The future packed the front pews: the Black and Latino student body from the church’s school. They performed in the worship band, served as lectors and ushered people during the ash ceremony.
Father Juan Bosco invoked O’Connell’s name multiple times. He prayed that the bishop may “intercede for us, his beloved community” from heaven. He reminded everyone that one of O’Connell’s favorite causes was fundraising for working class children to attend Catholic schools. And Bosco concluded Mass by announcing that O’Connell’s memorial service would be March 4.
“Wherever he went, he helped the poor,” said Patrick Aririguzo, who was there with his wife, Pauline. “Everyone is shedding tears.”
Araceli Ortega attended Ascension Church a mile away when O’Connell ministered there for a couple of years, but her fondest memories were more recent. Her daughter attends St. Frances X. Cabrini School, and O’Connell frequently visited to check in on students, long after he had left the parish.
“He was the type of person that he would take out the bread from his mouth and give it to whoever was hungry,” Ortega said. “To me, he was an angel.”
After Mass, I traveled up to Santa Monica, to a place I would’ve never pegged as significant to O’Connell: The Lowes Santa Monica Beach Hotel. Its view of the Pacific and its hoity toity clientele were miles removed from South L.A., geographically and spiritually.
As I sat at a marble table for one, the waiter took my order for a breakfast burrito. That’s when I noticed the Unite Here Local 11 pin on his shirt.
In the late 1990s, labor organizers engaged in “a really bitter fight” to unionize the hotel’s workers, according to Unite Here organizing director Noel Rodriguez. O’Connell had already involved himself in workers rights issues across Los Angeles. He served as a bridge between the management of Catholic hospitals in Lynwood and employees during a labor dispute. In 1999, he read the story of David and Goliath during a rally at USC in which 25 protesters were arrested.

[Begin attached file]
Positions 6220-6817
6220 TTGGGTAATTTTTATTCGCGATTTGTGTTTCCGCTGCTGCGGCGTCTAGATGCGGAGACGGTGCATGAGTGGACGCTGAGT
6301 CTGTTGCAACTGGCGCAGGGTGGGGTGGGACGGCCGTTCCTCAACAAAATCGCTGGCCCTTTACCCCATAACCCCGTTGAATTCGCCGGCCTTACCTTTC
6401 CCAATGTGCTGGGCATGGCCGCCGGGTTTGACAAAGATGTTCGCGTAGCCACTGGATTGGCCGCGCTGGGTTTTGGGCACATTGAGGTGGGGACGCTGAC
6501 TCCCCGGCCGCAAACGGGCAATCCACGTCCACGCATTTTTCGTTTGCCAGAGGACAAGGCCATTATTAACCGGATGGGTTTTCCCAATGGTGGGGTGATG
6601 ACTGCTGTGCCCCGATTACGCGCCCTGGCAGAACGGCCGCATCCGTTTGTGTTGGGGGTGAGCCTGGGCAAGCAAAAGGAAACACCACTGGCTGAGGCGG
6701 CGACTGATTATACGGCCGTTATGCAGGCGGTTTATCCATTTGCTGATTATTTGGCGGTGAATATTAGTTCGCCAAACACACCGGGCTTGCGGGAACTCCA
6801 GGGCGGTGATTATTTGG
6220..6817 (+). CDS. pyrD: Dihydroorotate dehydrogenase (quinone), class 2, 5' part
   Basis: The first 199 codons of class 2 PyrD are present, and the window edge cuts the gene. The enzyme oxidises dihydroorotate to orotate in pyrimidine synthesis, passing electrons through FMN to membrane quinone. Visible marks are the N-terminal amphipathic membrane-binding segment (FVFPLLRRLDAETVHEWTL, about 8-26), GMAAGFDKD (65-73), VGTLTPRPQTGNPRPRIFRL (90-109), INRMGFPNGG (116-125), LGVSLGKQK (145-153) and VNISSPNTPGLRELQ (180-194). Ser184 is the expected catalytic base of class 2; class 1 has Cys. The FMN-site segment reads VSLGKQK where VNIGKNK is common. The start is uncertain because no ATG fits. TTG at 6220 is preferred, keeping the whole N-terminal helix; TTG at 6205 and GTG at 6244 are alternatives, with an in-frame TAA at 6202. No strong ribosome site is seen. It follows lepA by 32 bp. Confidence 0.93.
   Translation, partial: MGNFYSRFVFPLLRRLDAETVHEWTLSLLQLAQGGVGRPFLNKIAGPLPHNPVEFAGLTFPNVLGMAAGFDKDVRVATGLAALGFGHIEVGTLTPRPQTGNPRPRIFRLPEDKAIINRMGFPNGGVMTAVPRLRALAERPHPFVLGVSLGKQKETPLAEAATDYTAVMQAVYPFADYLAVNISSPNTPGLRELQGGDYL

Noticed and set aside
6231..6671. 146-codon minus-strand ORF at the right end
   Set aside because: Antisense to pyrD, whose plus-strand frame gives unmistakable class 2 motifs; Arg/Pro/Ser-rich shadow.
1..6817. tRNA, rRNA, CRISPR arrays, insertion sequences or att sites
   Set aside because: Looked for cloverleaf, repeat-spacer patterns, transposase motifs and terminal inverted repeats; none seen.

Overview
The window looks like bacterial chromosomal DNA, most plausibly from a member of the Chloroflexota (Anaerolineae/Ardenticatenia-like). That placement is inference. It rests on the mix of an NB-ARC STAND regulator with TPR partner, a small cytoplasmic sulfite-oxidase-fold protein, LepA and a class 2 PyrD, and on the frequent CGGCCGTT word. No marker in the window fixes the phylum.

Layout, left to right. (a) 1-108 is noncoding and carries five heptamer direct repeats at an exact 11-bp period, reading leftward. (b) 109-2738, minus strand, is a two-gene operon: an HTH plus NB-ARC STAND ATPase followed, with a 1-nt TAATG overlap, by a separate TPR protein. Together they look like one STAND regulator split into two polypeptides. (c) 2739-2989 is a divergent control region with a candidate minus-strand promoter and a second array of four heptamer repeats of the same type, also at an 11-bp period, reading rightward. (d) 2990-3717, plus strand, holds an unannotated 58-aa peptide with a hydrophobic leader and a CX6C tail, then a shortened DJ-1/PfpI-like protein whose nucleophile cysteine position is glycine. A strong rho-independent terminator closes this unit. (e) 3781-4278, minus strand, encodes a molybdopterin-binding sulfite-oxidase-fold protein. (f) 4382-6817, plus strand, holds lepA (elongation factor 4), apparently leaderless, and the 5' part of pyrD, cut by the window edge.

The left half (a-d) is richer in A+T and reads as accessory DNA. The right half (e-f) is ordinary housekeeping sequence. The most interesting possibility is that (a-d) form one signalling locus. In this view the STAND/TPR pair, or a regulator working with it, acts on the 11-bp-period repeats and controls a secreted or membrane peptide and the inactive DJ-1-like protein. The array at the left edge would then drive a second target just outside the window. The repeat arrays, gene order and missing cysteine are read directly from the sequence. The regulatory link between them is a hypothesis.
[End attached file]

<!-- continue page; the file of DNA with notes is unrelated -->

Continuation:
“I asked Bishop Dave to talk to this [Lowe’s] cook, because he was scared” to join the union, Rodriguez said in a phone interview. Some weeks went by, and Rodriguez reminded O’Connell of his promise.
“He told me, ‘I haven’t done it,’ got right in his car and visited [the cook] at his home. He helped him overcome his fear,” Rodriguez recalled. “The cook joined the union and got others to join. That kind of stuff happened all the time.”
O’Connell became a “fixture” at labor and immigrant rights rallies in the years that followed, Rodriguez said. He still stands in awe of O’Connell’s organizing prowess, especially his push to get community members to stand up for themselves and not rely on big-name leaders like him. His main tool was small home gatherings where attendees read the Bible, then talked about how to improve their neighborhoods and lives.
“They would reflect on the Gospel, and O’Connell would remind them who Jesus was,” Rodriguez said. “He was poor, he was a migrant, he was a worker.”
Rodriguez choked up.
“Workers stood up and fought, and O’Connell inspired them to stand up and fight.”
The killing of Los Angeles Bishop David G. O’Connell brings disbelief and mourning.
After scarfing down my breakfast burrito and chasing it with a shot of Jameson to toast this Irish cleric who enjoyed a drink or two, I traveled to Irwindale, headquarters for the San Gabriel Pastoral Region of the L.A. archdiocese. This became O’Connell’s office when Pope Francis appointed him as an auxiliary bishop in 2015. Instead of overseeing a couple of parishes in South L.A., O’Connell now was in charge of 66.